ZFIN ID: ZDB-PUB-061108-27
A subunit of the mediator complex regulates vertebrate neuronal development
Wang, X., Yang, N., Uno, E., Roeder, R.G., and Guo, S.
Date: 2006
Source: Proc. Natl. Acad. Sci. USA 103(46): 17284-17289 (Journal)
Registered Authors: Guo, Su
Keywords: none
MeSH Terms:
  • Animals
  • Base Sequence
  • Biomarkers
  • Brain/embryology
  • Brain/metabolism
  • Embryo, Nonmammalian/embryology
  • Embryo, Nonmammalian/metabolism
  • Female
  • Gene Expression Regulation, Developmental
  • High Mobility Group Proteins/genetics
  • High Mobility Group Proteins/metabolism
  • Mediator Complex
  • Neurons/metabolism*
  • Protein Binding
  • Protein Subunits/genetics
  • Protein Subunits/metabolism
  • Receptors, Thyroid Hormone/genetics
  • Receptors, Thyroid Hormone/metabolism*
  • SOX9 Transcription Factor
  • Transcription Factors/genetics
  • Transcription Factors/metabolism*
  • Zebrafish
  • Zebrafish Proteins/genetics
  • Zebrafish Proteins/metabolism*
PubMed: 17088561 Full text @ Proc. Natl. Acad. Sci. USA
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ABSTRACT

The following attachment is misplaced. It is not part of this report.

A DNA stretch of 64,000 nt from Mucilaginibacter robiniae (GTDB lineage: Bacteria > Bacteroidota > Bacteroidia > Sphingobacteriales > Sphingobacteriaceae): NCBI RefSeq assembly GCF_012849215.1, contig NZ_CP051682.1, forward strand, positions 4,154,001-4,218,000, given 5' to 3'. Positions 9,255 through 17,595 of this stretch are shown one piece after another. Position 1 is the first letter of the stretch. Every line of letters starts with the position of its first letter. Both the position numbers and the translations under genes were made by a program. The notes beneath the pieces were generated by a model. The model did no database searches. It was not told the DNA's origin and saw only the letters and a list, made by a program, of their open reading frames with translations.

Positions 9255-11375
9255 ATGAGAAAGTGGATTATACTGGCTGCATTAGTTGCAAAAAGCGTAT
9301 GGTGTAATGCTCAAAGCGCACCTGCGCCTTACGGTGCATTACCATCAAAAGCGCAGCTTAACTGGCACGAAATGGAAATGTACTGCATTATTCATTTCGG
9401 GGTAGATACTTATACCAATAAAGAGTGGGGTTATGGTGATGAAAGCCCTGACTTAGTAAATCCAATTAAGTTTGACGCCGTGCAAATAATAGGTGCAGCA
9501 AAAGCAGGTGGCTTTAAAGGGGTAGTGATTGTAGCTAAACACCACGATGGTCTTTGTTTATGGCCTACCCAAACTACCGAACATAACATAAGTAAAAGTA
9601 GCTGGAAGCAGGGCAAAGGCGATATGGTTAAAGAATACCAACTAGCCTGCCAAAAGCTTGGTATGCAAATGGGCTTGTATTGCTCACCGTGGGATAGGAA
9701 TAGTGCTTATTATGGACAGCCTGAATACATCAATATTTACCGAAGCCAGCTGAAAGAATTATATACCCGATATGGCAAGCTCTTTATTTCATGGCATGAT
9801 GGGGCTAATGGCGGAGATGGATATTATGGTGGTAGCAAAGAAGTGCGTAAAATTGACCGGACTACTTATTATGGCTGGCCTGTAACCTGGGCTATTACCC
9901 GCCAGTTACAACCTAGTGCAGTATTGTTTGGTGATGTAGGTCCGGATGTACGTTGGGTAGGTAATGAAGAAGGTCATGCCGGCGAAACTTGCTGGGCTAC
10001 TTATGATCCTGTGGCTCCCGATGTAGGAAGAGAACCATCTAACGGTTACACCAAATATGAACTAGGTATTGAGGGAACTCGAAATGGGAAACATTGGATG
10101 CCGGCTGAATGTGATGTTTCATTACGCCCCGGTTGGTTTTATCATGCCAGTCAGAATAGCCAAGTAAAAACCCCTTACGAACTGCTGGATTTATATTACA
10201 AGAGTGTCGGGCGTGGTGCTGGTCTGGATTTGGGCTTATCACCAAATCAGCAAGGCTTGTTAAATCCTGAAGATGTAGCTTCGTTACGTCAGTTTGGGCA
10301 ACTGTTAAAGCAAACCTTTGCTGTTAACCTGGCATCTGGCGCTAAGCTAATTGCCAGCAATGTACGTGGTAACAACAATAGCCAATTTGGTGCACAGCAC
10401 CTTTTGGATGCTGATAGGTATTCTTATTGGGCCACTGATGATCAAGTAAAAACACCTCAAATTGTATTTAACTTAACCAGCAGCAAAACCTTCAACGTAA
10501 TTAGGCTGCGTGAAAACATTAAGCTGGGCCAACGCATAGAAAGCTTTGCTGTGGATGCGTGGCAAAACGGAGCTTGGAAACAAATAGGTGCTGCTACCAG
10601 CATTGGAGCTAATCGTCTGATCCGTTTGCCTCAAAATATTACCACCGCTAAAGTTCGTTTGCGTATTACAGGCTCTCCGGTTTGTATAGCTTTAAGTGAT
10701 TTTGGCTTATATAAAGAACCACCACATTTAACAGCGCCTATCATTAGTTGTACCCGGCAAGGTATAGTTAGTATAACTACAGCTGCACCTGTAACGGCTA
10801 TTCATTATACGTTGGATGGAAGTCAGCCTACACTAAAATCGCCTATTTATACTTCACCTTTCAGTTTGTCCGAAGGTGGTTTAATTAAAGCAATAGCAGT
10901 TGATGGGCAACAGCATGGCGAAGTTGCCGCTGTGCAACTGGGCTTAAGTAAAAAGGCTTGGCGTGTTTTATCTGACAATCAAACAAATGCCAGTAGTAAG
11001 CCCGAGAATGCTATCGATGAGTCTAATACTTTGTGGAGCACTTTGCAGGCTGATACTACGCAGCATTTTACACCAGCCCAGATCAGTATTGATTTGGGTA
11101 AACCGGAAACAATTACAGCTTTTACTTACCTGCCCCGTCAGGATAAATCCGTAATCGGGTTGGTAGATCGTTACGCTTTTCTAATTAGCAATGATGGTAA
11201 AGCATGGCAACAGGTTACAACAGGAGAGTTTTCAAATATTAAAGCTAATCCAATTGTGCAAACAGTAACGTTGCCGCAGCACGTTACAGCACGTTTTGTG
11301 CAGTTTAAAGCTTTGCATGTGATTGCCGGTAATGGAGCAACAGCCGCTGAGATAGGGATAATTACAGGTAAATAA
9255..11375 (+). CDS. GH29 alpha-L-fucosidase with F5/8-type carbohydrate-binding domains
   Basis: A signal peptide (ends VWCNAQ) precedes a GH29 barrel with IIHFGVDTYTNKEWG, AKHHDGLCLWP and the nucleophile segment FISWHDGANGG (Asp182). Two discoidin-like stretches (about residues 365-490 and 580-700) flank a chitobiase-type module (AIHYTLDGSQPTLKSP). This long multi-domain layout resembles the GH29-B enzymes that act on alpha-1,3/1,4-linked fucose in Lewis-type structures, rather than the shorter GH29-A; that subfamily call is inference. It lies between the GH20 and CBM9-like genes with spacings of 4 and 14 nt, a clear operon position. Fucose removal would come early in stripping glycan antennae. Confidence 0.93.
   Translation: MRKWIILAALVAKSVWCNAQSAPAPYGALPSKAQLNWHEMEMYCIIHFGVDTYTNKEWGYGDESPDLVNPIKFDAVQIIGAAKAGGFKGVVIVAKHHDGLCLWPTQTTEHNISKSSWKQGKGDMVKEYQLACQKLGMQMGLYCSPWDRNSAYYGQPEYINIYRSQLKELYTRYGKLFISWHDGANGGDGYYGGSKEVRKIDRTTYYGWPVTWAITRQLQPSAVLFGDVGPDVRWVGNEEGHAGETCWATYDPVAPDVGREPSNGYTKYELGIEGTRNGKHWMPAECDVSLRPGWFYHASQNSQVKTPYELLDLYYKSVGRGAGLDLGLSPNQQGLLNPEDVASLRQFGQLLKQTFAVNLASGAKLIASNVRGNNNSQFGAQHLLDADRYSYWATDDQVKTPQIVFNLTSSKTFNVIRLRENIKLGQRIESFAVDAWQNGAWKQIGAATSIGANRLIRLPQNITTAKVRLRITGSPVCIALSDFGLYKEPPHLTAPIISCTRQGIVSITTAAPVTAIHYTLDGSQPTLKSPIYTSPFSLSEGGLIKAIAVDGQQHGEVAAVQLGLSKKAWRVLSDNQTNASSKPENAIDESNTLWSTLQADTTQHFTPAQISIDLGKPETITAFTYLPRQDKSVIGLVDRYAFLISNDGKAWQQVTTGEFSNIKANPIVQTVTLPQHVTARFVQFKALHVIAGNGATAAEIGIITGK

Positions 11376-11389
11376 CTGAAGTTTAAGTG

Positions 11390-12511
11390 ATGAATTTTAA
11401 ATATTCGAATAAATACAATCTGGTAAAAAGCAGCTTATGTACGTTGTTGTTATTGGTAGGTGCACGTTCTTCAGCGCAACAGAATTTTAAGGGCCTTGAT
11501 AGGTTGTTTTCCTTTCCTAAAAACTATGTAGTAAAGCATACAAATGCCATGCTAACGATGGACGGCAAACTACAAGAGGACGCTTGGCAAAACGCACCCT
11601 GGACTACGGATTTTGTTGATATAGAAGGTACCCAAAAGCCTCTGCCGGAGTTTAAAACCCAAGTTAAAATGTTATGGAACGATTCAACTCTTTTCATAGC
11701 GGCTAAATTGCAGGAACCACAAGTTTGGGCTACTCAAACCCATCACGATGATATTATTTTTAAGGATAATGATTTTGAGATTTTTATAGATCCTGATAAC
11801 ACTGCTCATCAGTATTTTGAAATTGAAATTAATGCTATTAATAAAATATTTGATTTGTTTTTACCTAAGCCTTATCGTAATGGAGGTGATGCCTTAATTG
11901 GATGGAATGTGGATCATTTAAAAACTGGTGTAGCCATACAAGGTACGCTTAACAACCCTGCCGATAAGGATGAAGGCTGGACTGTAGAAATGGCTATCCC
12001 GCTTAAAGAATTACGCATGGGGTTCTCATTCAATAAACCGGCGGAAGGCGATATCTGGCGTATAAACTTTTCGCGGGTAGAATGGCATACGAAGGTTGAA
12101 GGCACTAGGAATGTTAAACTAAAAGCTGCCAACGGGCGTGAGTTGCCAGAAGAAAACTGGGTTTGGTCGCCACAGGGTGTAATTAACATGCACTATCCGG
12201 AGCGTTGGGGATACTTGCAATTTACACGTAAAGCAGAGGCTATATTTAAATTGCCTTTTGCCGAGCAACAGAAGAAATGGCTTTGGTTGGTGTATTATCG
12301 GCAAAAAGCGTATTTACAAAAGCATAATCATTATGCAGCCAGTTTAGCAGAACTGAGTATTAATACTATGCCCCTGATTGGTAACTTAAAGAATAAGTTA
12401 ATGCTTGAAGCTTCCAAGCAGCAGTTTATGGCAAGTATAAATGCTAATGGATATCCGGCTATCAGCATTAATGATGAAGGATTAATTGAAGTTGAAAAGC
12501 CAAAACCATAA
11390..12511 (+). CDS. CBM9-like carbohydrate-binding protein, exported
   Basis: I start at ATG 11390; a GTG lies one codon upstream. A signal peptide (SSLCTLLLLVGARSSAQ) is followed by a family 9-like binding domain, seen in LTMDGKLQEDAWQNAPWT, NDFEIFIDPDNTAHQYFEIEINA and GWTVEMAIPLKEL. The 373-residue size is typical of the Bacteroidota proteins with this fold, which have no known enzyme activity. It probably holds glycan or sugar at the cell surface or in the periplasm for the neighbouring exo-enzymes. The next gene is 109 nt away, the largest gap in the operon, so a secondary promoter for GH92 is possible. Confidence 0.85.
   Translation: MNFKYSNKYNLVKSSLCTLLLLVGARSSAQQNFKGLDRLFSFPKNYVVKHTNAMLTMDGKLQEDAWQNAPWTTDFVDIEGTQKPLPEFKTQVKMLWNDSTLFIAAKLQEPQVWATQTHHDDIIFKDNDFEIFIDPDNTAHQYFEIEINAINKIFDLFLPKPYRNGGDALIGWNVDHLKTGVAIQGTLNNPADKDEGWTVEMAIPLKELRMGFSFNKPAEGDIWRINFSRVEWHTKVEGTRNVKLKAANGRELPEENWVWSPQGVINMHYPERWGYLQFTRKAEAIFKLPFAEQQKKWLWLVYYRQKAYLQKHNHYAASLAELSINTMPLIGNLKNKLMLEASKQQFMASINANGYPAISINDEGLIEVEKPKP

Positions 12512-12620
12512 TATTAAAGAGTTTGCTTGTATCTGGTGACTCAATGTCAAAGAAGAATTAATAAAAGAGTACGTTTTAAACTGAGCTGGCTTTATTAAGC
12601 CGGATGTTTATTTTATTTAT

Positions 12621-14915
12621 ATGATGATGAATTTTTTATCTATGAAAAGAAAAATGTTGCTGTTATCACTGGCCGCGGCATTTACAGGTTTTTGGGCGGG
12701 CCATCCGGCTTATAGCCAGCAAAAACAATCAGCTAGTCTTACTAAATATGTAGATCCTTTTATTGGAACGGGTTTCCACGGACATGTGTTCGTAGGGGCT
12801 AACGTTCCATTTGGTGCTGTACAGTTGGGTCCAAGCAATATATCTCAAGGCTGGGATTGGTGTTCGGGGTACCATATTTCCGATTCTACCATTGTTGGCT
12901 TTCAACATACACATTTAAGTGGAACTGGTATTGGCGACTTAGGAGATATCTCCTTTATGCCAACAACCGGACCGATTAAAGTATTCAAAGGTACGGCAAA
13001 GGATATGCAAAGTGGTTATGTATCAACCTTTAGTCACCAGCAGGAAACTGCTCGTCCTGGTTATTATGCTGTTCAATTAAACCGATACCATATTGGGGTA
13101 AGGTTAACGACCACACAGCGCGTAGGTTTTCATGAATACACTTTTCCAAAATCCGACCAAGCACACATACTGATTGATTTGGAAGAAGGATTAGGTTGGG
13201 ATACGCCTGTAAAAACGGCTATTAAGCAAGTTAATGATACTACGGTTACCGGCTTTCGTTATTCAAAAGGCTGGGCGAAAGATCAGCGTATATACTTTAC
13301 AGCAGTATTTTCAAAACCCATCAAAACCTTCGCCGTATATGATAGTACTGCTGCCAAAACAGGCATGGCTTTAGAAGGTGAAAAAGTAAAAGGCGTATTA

The unique profiles of gene expression dictate distinct cellular identity. How these profiles are established during development is not clear. Here we report that the mutant motionless (mot), identified in a genetic screen for mutations that affect neuronal development in zebrafish, displays deficits of monoaminergic neurons and cranial sensory ganglia, whereas expression of the pan-neuronal marker Hu is largely unperturbed; GABAergic and subsets of cranial motor neurons do not appear to be deficient. Positional cloning reveals that mot encodes Med12, a component of the evolutionarily conserved Mediator complex, whose in vivo function is not well understood in vertebrates. mot/med12 transcripts are enriched in the embryonic brain and appear distinct from two other Mediator components Med17 and Med21. Delivery of human med12 RNA into zebrafish restores normality to the mot mutant and, strikingly, leads to premature neuronal differentiation and an increased production of monoaminergic neuronal subtypes in WT. Further investigation reveals that mot/med12 is necessary to regulate, and when overexpressed is capable of increasing, the expression of distinct neuronal determination genes, including zash1a and lim1, and serves as an in vivo cofactor for Sox9 in this process. Together, our analyses reveal a regulatory role of Mot/Med12 in vertebrate neuronal development.
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